Sometimes a Great Notion—the second of five films directed by Paul Newman, based on the novel by Ken Kesey—is impressive and frustrating. Impressive because it visually (and beautifully) captures the raw art of logging. In one scene, the tallest of trees falls toward a camera shooting from the ground—you get a view of what it would be like for a tree to be the last thing you see in this world. The film also captures the feel of this part of the planet, the Northwest towns, beaches, and rural roads. As for Sometimes's frustrating side, it all has to do with the story about the proud stubbornness of one family, appropriately named the Stampers. There is a strike in the area, but the Stampers refuse to join it and the union because of principles: They want to maintain their independence and also fulfill the contract they have with the big lumber company. Meanwhile, the people in the town are suffering because they can't break the will of the company without support from the Stampers. In the struggle against the mighty, the weak must become one. The Stampers are wrong to betray the townspeople; they (four men, the oldest of whom is Henry Fonda) should join the union, should side with their class and its interests. They never do.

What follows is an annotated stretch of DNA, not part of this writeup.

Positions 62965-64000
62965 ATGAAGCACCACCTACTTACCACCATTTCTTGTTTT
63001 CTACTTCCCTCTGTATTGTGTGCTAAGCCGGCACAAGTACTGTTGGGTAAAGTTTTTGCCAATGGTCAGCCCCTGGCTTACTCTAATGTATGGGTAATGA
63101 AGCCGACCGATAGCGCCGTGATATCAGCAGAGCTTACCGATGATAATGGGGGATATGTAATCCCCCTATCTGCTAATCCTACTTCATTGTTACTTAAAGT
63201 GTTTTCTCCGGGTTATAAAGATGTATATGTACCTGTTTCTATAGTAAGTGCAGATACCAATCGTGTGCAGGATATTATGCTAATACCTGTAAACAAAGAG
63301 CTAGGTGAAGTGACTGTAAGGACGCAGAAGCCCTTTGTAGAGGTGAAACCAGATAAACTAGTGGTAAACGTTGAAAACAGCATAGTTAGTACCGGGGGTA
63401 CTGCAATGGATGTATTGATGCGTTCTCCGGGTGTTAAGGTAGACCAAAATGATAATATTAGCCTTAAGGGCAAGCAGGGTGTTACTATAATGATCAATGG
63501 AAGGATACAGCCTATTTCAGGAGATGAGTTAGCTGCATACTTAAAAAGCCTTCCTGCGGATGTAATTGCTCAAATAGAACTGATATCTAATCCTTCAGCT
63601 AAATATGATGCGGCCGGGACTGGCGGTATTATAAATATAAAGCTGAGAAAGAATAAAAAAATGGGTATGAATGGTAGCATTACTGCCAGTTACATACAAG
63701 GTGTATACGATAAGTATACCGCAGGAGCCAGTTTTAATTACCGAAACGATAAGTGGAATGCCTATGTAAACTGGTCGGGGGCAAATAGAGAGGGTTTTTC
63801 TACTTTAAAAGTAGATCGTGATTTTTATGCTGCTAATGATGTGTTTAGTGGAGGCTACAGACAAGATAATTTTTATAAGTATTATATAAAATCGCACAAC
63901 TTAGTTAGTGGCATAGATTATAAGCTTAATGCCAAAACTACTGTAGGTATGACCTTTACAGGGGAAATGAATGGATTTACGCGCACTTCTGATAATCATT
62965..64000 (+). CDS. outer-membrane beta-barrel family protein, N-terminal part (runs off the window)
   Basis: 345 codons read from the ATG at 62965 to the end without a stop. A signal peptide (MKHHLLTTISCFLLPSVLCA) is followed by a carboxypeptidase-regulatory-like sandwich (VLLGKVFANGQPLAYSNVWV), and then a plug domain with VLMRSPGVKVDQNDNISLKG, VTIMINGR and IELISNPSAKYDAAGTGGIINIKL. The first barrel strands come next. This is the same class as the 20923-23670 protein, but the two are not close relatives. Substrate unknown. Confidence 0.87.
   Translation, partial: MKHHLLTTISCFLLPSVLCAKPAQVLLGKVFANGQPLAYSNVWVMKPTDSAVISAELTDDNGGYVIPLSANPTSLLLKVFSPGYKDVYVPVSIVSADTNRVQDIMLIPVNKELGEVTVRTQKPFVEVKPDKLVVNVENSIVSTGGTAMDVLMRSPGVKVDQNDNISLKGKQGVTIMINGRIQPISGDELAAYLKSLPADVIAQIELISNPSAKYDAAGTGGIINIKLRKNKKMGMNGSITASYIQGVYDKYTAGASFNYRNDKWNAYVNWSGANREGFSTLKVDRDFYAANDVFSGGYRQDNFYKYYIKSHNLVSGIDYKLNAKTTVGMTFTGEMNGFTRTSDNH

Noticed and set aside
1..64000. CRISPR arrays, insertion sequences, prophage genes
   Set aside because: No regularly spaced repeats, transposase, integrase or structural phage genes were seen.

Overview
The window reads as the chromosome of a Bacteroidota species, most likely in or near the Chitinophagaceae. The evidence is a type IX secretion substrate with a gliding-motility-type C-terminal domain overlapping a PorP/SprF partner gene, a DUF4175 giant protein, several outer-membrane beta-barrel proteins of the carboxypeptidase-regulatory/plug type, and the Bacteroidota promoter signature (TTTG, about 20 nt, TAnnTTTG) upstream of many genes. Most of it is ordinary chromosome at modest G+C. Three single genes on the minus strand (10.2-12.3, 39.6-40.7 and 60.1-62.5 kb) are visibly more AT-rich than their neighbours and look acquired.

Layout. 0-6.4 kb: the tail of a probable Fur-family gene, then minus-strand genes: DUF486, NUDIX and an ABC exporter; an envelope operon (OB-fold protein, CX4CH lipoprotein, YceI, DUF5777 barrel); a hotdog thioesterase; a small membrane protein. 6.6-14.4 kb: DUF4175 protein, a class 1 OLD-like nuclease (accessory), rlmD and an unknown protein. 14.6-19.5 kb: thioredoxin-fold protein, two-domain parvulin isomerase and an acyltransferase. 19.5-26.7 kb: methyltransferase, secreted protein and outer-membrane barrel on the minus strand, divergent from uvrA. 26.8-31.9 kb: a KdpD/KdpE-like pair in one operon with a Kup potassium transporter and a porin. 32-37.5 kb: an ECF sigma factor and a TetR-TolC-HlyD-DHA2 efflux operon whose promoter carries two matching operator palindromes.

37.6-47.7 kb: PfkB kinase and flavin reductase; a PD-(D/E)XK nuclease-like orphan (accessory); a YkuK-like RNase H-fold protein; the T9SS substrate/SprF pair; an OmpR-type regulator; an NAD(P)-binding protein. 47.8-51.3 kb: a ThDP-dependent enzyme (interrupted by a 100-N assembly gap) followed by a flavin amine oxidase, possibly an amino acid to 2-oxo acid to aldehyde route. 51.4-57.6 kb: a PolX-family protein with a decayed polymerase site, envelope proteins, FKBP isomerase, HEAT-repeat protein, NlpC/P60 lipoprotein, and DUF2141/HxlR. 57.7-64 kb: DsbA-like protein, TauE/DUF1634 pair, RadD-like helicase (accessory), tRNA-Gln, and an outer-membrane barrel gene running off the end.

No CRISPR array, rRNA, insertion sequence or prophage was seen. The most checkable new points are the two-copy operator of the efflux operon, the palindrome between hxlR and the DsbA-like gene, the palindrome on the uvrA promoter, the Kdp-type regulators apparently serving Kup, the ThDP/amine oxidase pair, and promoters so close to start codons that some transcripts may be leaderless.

But maybe this is the wrong way to view this fascinating work. It can also be seen as a movie about the end of unionized logging (and unionized anything) in America. By the end of the decade (the film was made in 1970), Ronald Reagan will enter power and begin weakening the economic and political positions of unions. The Stampers are not being stubborn but realistic. Soon, all work will be about the surface of contracts rather than the lifelong narrative of secure work, pensions, and health insurance. The Stampers, however, do pay a heavy price for their unrelenting commitment to that one and only contract: Their family is destroyed.